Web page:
What Happens When Your Church and Community Collide

“It seems like we need an earthquake to dislodge both feet out of our churches so that we can get one foot in the community.”

I’m sure you’ve heard this before: “I was in the right place at the right time.” Or maybe your ear has caught wind of another version: “I was in the wrong place at the wrong time.” Note that in both cases, the speakers attribute the outcomes to chance.

Divine mergers require deliberate and strategic positioning. Meaning, by choice and by God’s grace, you intentionally align yourself in a missional space between your church and your community. In other words, you constantly have one foot in the church and one foot in your community. When it comes to the church, you’re all in; when it comes to the community, you’re all in.

By living in this space, you can harness the capacity to facilitate a Jesus collision in your community. A vivid example that clearly defines the importance of strategic positioning is the life of Abraham.

Between Bethel and Ai

One verse has been extremely helpful to me and to our church regarding positioning: Genesis 12:8. The imagery in the verse illustrates the necessity of being in the right position. Not only that, it implies powerful prophetic possibilities and implications for our churches and communities. It says, “From there he went one toward the hills east of Bethel and pitched his tent, with Bethel on the west and Ai on the east. There he built an altar to the Lord and called on the name of the Lord.”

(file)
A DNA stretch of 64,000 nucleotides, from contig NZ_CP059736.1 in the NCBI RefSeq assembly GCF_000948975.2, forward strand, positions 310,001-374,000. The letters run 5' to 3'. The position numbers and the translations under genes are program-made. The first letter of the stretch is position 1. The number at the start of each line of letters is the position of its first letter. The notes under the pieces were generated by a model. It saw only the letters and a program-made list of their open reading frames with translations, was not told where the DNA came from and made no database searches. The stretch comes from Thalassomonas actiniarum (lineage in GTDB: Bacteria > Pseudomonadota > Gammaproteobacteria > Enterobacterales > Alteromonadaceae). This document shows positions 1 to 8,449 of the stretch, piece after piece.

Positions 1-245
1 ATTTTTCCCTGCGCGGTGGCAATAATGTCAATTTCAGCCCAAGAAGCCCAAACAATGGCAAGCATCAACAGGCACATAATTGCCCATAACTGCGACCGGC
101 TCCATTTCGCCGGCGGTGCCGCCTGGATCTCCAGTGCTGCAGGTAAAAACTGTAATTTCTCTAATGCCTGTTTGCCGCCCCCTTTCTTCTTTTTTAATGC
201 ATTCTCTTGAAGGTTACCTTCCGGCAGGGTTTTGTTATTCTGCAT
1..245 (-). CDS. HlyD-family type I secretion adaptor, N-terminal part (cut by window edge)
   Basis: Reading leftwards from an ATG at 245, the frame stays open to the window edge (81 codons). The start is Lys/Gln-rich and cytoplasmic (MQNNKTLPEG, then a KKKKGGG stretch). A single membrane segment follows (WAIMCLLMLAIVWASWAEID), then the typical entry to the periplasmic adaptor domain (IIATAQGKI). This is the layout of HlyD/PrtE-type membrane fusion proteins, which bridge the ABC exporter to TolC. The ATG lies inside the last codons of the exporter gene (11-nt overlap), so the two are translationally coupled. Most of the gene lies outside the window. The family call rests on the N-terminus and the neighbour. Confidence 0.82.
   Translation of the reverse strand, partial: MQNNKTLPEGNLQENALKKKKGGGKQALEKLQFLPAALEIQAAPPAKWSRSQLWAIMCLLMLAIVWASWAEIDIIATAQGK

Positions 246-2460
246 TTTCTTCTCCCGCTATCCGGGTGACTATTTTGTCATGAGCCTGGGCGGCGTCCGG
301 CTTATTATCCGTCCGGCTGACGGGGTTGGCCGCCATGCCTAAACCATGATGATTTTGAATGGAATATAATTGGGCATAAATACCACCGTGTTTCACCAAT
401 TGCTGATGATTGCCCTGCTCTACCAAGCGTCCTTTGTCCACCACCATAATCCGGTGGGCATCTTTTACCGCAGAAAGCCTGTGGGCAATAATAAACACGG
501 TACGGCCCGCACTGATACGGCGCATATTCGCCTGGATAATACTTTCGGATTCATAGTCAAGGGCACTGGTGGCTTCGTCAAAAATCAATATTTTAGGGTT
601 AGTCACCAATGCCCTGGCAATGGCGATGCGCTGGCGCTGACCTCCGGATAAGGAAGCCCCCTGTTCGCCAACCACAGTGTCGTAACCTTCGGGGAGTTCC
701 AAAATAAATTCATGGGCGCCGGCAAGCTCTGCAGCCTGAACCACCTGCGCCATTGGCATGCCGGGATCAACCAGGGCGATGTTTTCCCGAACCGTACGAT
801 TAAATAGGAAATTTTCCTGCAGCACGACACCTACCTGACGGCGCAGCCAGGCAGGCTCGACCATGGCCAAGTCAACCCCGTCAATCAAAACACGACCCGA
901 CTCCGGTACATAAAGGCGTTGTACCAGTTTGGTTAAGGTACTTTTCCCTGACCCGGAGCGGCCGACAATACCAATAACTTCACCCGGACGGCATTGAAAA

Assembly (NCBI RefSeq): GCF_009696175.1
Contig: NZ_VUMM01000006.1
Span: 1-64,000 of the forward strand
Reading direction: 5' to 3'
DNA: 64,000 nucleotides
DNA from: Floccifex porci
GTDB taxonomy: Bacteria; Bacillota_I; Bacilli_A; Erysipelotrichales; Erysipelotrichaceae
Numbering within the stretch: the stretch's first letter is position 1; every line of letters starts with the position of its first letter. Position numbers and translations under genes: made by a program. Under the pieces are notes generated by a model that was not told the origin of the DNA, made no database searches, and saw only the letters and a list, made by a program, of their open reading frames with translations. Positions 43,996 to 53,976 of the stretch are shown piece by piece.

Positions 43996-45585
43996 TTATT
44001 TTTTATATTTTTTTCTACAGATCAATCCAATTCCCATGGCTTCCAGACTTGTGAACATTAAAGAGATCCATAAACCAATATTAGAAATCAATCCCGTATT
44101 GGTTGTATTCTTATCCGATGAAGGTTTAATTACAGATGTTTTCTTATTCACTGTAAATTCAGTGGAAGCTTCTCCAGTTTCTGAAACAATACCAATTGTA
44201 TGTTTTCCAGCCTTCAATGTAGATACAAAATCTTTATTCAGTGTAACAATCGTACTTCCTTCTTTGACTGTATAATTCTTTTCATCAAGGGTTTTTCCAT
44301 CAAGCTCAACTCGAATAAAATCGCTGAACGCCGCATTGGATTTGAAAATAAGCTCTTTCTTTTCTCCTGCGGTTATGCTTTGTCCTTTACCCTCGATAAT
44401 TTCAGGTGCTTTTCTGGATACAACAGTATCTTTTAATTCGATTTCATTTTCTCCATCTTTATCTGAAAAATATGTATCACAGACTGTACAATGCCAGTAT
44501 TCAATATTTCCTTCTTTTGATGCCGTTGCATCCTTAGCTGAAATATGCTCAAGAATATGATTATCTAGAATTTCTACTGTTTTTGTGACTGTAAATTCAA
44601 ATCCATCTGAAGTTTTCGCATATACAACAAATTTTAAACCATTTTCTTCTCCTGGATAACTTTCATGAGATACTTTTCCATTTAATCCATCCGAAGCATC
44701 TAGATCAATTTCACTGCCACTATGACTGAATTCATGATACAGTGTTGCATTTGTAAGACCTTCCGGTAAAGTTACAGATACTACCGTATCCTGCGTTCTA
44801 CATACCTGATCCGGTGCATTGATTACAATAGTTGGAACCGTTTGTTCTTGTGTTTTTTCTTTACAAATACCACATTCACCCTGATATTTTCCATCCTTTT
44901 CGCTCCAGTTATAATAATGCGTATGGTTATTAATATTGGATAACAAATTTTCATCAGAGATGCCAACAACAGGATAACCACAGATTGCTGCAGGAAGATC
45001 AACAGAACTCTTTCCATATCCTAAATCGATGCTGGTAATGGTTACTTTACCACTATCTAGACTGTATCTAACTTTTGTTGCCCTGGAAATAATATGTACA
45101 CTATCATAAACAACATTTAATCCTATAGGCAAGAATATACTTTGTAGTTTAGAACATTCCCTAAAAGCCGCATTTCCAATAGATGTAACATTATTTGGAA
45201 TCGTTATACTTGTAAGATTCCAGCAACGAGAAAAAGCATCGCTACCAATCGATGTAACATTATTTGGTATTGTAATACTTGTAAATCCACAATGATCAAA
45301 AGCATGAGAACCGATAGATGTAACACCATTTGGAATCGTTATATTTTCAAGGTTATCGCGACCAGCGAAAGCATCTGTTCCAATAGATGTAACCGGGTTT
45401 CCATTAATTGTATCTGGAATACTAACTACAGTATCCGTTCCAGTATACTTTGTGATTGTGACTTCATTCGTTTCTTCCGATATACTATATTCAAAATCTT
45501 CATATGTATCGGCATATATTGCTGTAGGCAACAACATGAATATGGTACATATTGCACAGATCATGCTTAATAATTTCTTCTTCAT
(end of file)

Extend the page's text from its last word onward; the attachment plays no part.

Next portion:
Abram was having a fresh, life-changing encounter with God—an encounter that moved him out of his comfort zone and launched him on a God-given journey into Canaan. The second stop of his journey is where Genesis 12:8 picks up. Since no Marriott or Hilton hotels are available, Abram has to pitch a tent. Where he pitched his tent is all-important. The location where he chooses to live for a season places him in a very strategic position.

The site of his lodging is between Bethel and Ai. To the west is Bethel, and to the east lies Ai. Absent from this verse are a few pieces of information that would be helpful to know. For one, it would be nice to know a bit more about some of Abraham’s interactions with the Canaanite people who were living in Bethel and Ai at the time. Also, it would be nice to have a footnote or two as to how Bethel and Ai acquired their names.

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Many times in Scripture, the names of individuals and places are based on their attributes. Bethel literally means “the house of God,” and Ai is, by definition, “the heap of ruins.” According to the literal meanings of these two cities’ names, Abraham is living between the house of God and a heap of ruins. What a great snapshot of how to be positioned for a divine merger—living life between God’s house and a heap of ruins!

You may not live in Canaan, but there is a Bethel and Ai near you. For us, Bethel is our local church. It is the place where we are in community with other Christ-followers. It is the place where Jesus Christ is celebrated and honored. It is the place where we grow in God’s Word and in grace with others. Our Ai, on the other hand, is the community outside the walls of our local church. It is where the ruins of addiction, brokenness and hopelessness abound. It is the places where people who need Jesus live.

When we live life between our church and our community, we forge a unique paradox of missional tension. This tension from both sides creates a fulcrum that allows us to have a balanced ministry to our church and our community. That hallowed ground allows us the opportunity to feel the pull and calling of the church on one side and the pull of a community in need on the other side. That central position allows you to give each side equal value and equal commitment. Preferential allegiance to one side or the other is not a part of the equation. It is a package deal that calls you to live in a place where divine mergers can happen.

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